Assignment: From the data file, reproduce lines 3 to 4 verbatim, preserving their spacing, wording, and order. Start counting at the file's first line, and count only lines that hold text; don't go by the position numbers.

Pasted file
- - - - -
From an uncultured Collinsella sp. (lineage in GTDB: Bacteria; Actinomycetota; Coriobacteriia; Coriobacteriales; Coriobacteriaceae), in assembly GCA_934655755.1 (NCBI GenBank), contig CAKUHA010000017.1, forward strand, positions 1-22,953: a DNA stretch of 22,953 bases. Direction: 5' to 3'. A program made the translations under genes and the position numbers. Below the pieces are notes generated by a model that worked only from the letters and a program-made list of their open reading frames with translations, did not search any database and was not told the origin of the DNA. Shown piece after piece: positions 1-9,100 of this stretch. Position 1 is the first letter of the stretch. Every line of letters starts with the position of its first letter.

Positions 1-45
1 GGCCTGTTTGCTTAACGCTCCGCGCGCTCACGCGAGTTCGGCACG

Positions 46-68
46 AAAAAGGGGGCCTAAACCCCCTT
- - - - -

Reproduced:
1 GGCCTGTTTGCTTAACGCTCCGCGCGCTCACGCGAGTTCGGCACG

Positions 46-68